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East Asia trade pact talks 'later this year'

Publication Date : 10-06-2012

 

Talks on a free trade agreement involving China, Japan and South Korea are expected to start in November during the East Asia Summit, a source from the Ministry of Commerce said.

The source told China Daily that negotiations will be long and intense but was confident of a "substantive breakthrough" on the agreement by 2015.

An agreement was reached in Beijing last month to launch negotiations for a three-way trade pact this year. This follows seven years of research and two years of feasibility studies by governments, industries and academics in the three countries.

"We expect the talks to start at the end of this year, or to be more exact, in November", when the East Asia Summit is held in Cambodia, said the source, who is a member of the Chinese negotiation team.

"Japan is eager to push the process forward," the source said.

Japan is waiting to find out if it will gain access to another regional trade group, the Trans-Pacific Partnership, being launched by the United States.

Japan's bid to join the Trans-Pacific Partnership has yet to be approved by the US as Washington fears Tokyo is not fully addressing US concerns over the automobile market or agriculture. The US plans to wrap up talks on the Trans-Pacific Partnership by the end of this year.

A ministry spokesman said at a recent news conference that Japan is becoming increasingly eager to join the pact after Beijing and Seoul initiated negotiations.

"Japan was not very active, even late last year", when the feasibility study was completed, the spokesman said.

"Whether Japan will join the Trans-Pacific Partnership is still pending, so it is interested and focused on the trilateral trade pact," said Wang Luo, a researcher from the Chinese Academy of International Trade and Economic Cooperation, a think tank under the Ministry of Commerce.

China is the largest trade partner of Japan and South Korea.

A free trade pact, if signed, could lift China's GDP by up to 2.9 per cent, Japan's by 0.5 per cent, and South Korea's by 3.1 per cent, according to the ministry.

"China's market is important for enterprises from Japan and South Korea," said Yang Weiqun, director of the department of Asian affairs at the ministry.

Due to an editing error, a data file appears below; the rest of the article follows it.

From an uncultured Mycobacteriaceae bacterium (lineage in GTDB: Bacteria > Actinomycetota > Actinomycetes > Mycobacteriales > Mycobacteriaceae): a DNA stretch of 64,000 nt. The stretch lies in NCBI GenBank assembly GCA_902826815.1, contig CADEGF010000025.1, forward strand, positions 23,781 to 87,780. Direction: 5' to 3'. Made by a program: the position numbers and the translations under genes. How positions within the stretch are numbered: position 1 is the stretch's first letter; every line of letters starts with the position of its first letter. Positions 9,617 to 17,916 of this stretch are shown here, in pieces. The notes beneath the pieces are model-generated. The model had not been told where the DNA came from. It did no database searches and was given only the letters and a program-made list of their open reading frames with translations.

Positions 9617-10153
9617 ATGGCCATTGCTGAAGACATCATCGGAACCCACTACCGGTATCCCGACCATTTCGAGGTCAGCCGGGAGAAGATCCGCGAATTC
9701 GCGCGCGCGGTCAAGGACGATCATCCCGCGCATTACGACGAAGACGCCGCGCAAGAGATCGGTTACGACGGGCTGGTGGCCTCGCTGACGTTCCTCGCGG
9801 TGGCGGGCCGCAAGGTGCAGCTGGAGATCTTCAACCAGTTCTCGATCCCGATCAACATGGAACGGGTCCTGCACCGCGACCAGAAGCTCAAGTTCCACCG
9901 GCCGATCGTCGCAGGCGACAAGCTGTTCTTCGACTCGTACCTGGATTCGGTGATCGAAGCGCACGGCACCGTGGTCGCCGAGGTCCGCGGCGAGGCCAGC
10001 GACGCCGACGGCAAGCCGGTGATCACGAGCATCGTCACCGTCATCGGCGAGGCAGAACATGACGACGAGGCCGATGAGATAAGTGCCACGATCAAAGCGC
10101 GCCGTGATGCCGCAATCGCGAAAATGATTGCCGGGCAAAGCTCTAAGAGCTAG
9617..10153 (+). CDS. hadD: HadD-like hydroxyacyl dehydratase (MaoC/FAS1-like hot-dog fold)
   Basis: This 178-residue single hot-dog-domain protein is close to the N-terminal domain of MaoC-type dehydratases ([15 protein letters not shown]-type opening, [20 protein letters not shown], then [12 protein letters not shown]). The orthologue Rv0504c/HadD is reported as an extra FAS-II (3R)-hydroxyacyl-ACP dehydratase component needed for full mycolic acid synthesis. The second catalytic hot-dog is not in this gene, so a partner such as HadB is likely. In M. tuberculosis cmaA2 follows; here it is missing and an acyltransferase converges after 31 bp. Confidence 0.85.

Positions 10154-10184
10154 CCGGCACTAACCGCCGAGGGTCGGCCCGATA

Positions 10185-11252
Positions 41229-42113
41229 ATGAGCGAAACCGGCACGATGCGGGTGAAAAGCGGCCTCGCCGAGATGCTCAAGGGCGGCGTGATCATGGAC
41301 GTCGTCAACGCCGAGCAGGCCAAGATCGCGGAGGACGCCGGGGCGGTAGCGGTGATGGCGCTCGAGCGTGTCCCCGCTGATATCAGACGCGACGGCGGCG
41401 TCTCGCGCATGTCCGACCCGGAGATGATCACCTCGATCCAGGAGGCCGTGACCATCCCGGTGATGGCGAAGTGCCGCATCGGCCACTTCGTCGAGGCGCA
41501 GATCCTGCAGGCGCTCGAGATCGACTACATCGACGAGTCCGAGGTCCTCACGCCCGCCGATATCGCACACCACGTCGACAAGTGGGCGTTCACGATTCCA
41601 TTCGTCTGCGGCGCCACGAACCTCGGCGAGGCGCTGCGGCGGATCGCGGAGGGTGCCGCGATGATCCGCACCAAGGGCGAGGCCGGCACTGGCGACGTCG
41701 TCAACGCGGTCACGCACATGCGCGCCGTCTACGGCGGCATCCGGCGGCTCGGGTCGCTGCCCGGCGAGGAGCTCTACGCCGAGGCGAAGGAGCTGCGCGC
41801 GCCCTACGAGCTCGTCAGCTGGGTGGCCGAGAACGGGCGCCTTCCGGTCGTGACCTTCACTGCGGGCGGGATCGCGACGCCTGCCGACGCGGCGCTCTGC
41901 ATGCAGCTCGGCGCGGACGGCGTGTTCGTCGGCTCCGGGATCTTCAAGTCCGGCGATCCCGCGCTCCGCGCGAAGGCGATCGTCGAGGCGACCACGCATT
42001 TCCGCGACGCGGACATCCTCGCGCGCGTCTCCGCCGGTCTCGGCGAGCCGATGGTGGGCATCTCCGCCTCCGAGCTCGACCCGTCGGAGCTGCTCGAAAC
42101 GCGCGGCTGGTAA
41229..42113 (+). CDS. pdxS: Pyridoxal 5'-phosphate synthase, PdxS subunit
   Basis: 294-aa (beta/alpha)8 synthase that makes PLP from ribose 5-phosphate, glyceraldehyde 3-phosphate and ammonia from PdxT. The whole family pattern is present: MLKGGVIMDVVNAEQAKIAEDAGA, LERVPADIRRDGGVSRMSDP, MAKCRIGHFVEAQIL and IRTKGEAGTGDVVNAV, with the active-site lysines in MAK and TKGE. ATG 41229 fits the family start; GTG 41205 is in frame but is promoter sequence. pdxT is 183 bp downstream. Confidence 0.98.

The three economies together accounted for 19.6 per cent of global GDP and 18.5 per cent of exports in 2010, according to a feasibility study issued by the three nations.

"The trilateral FTA will allow the three nations to open their markets wider to each other, and this will definitely involve sensitive industries and products," said Jiang Ji-qing, director of the department of international trade and economic affairs at the ministry.

"How to deal with the issues and reach a balance will be the hard part of the negotiations," Jiang said.

Japan and South Korea have sensitive issues regarding agriculture.

Farmers held protests in South Korea recently when Seoul and Washington were discussing trade deals.

"Agriculture will be the most difficult for the two nations, and Chinese manufacturers may face challenges from imports of goods from Japan and South Korea if the FTA is signed," Jiang said.

"We will push the FTA gradually, working on the easy part before tackling the difficult part," Jiang said.

Wang said South Korea probably has little interest in the trilateral trade pact and is more focused on negotiations with China.

South Korea and Japan compete with each other in some industries, and that may make the trilateral talks difficult, Wang said

Concluding an FTA can be time-consuming. For example, China and Australia started discussions eight years ago, and talks are still ongoing.

In July 2004, China and the Gulf Cooperation Council launched FTA talks, but no trade pact has been agreed to yet.

China has already signed FTAs with 10 nations and regions, including Asean, Pakistan and New Zealand, according to the ministry, and China is in negotiations with other countries including Norway and Iceland.

 

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